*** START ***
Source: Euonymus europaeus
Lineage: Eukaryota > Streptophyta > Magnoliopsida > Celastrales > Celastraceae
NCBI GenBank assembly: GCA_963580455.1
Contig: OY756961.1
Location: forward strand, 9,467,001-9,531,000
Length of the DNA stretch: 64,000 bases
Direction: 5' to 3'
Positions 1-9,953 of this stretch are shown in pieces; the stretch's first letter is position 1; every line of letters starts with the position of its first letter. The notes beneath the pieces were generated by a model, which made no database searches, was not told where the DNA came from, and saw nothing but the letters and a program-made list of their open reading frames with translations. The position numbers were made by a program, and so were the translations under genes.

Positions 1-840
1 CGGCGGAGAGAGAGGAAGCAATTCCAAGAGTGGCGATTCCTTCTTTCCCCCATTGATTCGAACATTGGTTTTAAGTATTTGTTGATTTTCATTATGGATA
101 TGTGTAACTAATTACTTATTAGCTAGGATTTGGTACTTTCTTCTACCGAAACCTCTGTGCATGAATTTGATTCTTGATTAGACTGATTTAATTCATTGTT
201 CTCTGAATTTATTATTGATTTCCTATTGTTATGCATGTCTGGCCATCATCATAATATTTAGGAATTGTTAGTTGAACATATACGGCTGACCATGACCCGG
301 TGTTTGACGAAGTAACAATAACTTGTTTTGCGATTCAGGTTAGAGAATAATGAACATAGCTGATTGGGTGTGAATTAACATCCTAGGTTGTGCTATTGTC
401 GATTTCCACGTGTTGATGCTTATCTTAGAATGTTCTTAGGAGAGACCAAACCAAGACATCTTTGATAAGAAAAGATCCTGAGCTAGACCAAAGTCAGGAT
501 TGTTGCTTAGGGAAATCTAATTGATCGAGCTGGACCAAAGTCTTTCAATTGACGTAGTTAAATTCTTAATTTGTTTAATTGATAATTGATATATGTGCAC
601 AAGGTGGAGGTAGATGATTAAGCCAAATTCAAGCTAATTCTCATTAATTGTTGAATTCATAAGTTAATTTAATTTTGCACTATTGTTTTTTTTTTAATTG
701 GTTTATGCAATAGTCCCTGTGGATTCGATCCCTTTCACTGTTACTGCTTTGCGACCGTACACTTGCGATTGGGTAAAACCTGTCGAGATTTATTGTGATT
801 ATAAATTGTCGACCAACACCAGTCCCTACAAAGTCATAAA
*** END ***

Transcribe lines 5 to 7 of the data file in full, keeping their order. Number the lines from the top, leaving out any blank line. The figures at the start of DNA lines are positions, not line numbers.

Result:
Location: forward strand, 9,467,001-9,531,000
Length of the DNA stretch: 64,000 bases
Direction: 5' to 3'